The lack of sufficient professors to guarantee the accreditation of study programmes at Comenius University has given rise to questions about the future of the accreditation system in Slovakia. The Slovak Spectator spoke about these issues with Renáta Králiková, a partner and research fellow of the Slovak Governance Institute, an independent non-governmental organisation which focuses on good governance and public policy.
The Slovak Spectator (TSS): A well-known Slovak university lacks the professors to guarantee the quality of its study programmes. Is it the fault of the university and its respective departments or does the problem lie in the system used to accredit study programmes?
Renáta Králiková (RK): There are two problems: a problem with the system and a problem that springs from the behaviour of the university, particularly the departments and the management of the faculty. The faculty was supposed to press the relevant departments to solve the situation of the missing guarantors farther in advance. Programmes such as journalism and marketing communication are very popular and therefore I think the faculty should have put more effort into keeping their accreditation. If the faculty was aware that it wouldn’t be able to ensure the accreditation, it should not have started the application process for new candidates. The way it was done, the faculty did not act responsibly and that harmed its reputation. At the same time the faculty’s communication with students should have been much more active too, especially when one of the threatened departments is journalism, with students who work in the media. It was clear that any problems in this programme would be widely covered in the media and that increased the risk of harming the faculty’s reputation. I believe that even if the departments were unable to ensure a guarantor, they could have managed their communication better. By the way, one would expect that given their focus, they would be able to communicate their problems in more appropriate way.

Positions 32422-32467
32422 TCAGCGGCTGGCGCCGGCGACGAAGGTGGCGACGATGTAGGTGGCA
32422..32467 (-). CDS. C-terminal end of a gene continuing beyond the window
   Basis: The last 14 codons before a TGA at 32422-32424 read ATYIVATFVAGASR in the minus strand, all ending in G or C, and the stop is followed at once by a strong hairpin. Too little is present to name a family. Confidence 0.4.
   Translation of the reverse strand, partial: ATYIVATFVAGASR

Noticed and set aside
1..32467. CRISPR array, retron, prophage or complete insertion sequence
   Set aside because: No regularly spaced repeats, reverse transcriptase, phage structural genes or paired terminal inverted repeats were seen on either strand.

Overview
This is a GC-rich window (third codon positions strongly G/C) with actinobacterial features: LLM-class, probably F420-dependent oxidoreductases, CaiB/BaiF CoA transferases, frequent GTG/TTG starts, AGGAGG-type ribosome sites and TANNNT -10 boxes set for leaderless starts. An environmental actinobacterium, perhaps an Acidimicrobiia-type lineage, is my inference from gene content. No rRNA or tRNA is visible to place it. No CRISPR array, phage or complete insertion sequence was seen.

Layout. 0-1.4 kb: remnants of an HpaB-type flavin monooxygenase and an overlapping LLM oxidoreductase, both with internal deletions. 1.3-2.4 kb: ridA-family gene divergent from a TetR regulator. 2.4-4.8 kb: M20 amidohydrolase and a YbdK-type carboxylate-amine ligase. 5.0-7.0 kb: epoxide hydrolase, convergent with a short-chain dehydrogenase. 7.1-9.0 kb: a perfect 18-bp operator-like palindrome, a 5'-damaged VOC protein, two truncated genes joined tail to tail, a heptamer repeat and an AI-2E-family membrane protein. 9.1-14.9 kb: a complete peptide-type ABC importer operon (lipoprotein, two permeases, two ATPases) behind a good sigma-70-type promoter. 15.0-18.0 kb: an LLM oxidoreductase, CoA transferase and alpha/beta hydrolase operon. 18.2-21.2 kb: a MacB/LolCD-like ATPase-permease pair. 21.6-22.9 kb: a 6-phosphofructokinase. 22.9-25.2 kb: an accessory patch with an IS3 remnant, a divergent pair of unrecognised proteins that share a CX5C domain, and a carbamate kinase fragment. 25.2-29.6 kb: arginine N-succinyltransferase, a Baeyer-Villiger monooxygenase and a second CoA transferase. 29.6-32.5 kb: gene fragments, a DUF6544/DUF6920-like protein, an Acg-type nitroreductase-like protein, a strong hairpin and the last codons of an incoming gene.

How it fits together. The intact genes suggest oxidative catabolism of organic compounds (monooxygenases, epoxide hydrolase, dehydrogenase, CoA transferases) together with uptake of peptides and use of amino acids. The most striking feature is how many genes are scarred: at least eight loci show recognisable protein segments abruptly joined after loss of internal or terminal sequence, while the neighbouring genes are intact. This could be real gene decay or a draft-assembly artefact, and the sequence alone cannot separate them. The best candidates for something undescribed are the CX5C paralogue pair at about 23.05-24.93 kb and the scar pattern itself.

As for the system, I think that even if there is a person with the title of professor it does not always guarantee the quality of the programme. The system motivates universities to produce professors as fast as possible in order to fulfil the accreditation criteria rather than because the candidates have a certain academic career behind them. Also the idea that the quality of a programme depends on only one person and that a programme that has been built over the course of several years loses its quality from one day to the next just because this one person leaves is absurd. But the problem is that accreditation is always discussed in connection with some scandal and that there is practically no discussion about what modern accreditation should be, what aims it should serve, who should realise it, and so on.
TSS: Why has the shortage of professors surfaced now?
RK: There are several reasons for that. On the one hand, the system removed the practice by which one professor could serve as the guarantor for several programmes. At the same time, it is because since 2007 a docent standing in for a professor cannot fulfil this function of a guarantor; it can only be a regular professor. Another reason is that professors get older and leave and there are not enough young people among the staff, because the university environment is not attractive for young people.
TSS: Do you think that similar problems could also occur at other Slovak universities in the near future?
RK: Further problems with guarantors could occur. The obvious question is how universities will deal with them and how they will communicate this to their students and applicants. Nothing is stopping universities from initiating a discussion about accreditation with the Education Ministry; but it should not at the moment, when ‘water is leaking into their shoes’, because this is when their position is weakened. On the contrary, the discussion about accreditation should be initiated when they are not burdened by specific problems.